In my own spiritual reflections in this Year of Mercy I have returned again and again to a particular passage in the Gospel of St Luke. It is St Luke’s account of the Lord's return to his home town in Nazareth, writes Archbishop Julian Porteous.
We know the story well: How the Lord attended the Sabbath meeting in the Synagogue; how he was asked to read; how he chose a particular passage from the Prophet Isaiah; and how he declared that this text was being fulfilled in him.
When the Lord was handed the scroll of the Prophet Isaiah he selected a passage that he wanted to later comment upon. The passage could well have been for the Lord a kind of mission statement. This Messianic prophesy described how the Lord saw his ministry and role. Thus this text deserves special consideration in our efforts to enter into the mind and the heart of the Lord as he undertakes his public ministry. Just how did He view his mission? What was his self-understanding?
The passage describes the mission of the Messiah in words which are very familiar to us: "He has sent me to bring good news to the poor, to proclaim liberty to captives and to the blind new sight, to set the downtrodden free, to proclaim the Lord's year of favour".
If these words are in effect a job description for his ministry, how does the unfolding of the public ministry of the Lord actually fulfil these words of the prophet? Let us briefly consider each of the descriptors of the mission of the Messiah.
Firstly, the Messiah has come to bring good news to the poor. This was a constant theme in his public preaching and teaching. In synagogues and in the temple precincts, but more often in the market squares, or by the Sea of Galilee or on the sides of hills the people gathered around him. They were in the main the ordinary folk. The people who gathered to listen to him were the poor and the struggling both in material and spiritual terms. In Australia we use the word, "battler" to describe them. These people also included among them those who were more public sinners, the prostitutes and tax collectors. They were attracted by what he offered, the Good News of God.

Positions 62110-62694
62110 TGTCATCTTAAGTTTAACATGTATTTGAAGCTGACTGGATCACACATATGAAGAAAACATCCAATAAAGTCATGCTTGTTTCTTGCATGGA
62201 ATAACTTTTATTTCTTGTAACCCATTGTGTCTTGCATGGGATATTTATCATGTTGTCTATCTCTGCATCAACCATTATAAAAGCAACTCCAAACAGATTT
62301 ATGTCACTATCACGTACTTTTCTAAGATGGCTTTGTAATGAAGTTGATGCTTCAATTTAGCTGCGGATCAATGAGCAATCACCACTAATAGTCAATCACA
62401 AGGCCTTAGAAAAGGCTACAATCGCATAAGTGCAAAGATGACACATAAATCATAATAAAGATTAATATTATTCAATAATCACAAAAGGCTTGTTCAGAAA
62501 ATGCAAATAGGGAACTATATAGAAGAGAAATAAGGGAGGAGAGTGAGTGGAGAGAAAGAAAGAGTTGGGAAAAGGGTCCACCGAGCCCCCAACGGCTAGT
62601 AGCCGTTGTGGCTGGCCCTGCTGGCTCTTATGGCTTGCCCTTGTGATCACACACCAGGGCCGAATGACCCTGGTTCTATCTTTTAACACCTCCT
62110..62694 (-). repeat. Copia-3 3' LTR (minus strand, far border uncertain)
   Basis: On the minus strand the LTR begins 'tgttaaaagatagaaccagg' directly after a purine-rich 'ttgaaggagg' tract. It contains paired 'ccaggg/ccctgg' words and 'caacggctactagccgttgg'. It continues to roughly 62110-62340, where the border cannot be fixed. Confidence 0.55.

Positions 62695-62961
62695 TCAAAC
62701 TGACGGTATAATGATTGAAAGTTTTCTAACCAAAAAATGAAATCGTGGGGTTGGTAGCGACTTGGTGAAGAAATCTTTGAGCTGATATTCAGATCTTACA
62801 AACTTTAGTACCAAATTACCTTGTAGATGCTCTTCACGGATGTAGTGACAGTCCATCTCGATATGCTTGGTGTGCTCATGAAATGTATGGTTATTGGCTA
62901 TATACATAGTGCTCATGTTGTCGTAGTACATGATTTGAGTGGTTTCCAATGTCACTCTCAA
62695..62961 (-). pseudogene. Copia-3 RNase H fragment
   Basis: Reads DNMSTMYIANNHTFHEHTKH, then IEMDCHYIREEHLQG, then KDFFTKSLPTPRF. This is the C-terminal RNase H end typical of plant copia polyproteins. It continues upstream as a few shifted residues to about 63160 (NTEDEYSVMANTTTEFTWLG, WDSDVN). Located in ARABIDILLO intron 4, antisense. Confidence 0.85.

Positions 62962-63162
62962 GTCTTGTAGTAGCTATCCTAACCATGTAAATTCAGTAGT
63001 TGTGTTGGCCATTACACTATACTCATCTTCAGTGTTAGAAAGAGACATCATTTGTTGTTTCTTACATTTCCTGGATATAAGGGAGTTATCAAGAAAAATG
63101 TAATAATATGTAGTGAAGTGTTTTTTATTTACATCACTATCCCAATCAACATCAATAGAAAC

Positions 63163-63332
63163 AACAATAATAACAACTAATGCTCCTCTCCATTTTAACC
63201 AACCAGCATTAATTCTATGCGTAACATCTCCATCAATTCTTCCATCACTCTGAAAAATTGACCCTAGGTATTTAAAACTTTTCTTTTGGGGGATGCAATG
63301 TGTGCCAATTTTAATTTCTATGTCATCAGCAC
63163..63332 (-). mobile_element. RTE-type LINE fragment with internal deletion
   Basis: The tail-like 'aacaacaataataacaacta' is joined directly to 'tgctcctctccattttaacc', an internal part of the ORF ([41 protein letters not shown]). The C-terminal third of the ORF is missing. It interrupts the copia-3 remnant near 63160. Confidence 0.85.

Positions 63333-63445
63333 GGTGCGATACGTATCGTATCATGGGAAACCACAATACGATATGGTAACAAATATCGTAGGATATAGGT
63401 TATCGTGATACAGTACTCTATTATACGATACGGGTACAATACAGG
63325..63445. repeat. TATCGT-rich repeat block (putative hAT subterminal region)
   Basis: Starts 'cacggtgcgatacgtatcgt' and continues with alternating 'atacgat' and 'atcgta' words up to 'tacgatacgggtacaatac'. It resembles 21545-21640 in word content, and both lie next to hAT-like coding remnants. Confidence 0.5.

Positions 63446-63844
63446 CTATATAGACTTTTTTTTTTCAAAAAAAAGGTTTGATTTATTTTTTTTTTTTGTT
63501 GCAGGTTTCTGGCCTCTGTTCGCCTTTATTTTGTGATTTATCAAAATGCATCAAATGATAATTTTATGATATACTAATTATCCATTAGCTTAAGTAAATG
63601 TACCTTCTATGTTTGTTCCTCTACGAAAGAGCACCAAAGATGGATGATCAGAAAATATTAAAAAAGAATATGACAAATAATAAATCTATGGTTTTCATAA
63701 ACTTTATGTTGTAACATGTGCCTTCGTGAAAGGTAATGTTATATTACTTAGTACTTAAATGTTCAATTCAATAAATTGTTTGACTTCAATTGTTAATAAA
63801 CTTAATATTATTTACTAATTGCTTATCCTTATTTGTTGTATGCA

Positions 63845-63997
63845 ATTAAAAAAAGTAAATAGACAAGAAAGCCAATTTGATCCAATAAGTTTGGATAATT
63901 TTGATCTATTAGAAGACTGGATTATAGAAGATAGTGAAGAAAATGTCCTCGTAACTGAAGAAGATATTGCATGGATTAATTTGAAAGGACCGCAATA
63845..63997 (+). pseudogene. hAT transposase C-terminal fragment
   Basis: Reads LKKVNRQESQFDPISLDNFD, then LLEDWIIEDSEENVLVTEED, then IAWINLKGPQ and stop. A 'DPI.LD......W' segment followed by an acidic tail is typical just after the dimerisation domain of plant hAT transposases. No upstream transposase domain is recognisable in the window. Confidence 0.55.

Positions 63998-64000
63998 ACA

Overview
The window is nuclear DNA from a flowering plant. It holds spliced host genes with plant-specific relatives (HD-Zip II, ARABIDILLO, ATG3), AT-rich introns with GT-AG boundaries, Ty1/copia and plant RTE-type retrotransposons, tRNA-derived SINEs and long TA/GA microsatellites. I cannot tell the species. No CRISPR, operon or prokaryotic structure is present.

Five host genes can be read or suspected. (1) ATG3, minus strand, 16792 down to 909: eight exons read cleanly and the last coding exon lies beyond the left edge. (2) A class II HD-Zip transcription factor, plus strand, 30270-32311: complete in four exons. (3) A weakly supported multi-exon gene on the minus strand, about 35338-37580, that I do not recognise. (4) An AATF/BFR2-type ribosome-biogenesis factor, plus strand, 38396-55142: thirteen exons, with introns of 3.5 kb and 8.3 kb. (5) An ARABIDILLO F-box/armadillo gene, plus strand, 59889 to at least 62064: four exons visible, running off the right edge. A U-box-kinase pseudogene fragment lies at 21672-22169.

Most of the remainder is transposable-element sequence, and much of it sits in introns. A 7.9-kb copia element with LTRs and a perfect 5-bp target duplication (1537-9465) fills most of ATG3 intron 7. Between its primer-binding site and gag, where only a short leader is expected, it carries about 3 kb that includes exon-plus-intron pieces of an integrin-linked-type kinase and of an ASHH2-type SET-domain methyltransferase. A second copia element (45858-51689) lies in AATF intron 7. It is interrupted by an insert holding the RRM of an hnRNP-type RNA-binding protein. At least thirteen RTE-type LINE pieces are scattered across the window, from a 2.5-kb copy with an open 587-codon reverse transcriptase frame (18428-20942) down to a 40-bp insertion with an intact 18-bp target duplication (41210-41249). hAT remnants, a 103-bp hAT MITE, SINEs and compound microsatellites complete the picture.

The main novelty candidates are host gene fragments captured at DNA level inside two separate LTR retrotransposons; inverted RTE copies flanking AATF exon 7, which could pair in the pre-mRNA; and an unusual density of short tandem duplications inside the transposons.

The way he spoke surprised them. Gracious words came from his lips. He did not condemn people for their weaknesses and frailties. He condemned only sin. He instead offered them hope. His message was clearly good news to them.
The Prophet Isaiah spoke of the Messiah proclaiming liberty to captives: How was this achieved? It was not through political activity or through movements of social change. The captives he set free were those bound by disease or demonic possession, and more importantly for the Lord himself, those bound by sin. He wanted to free their spirits from burdens that weighed heavily upon them.
We are told that the Messiah gave sight to the blind: this was not just in terms of physical blindness but also spiritual blindness. The Gospels record a number of such miracles - the blind man Bartimeus in Jericho, for example. But the Lord also spoke of himself as the "Light of the World". Those who follow him, he said, will no longer walk in darkness. The Lord wanted people to see a path for their life. He wanted to enlighten their minds with the truth about God and about human life. He came as the Truth.
He came to set the downtrodden free: His ministry among the people gave them new hope. He inspired them and encouraged them. Those burdened in life has their spirit renewed as they listened to him. They came in their thousands to listen to him because he spoke like no one they had heard before. They were touched and went home with a renewed heart. The people found something extraordinary happened to them as he spoke to them, their burdens were lifted and their hearts healed.
His ministry clearly proclaimed that this was a time of the Lord's favour. The people knew that God was visiting them in the figure of the Son of Man from Nazareth. God was among this people. He had come to save His people.
It is clear that the ministry of Jesus was a sign, an expression, a revelation, of the mercy in the heart of God for humanity. The Gospel accounts of the public ministry of the Lord fulfil the prophecy of Isaiah. The Gospels show that in Jesus the mercy of God has flowed out to humanity suffering under the burden of sin and the simple harshness of life.
Jesus is literally a sign and symbol of God’s mercy. It is through Jesus that humanity is reconciled to God, God’s mercy is poured out in abundance for all who seek it. In his words and actions Jesus himself is the epitome of this mercy.
- Archbishop Julian Porteous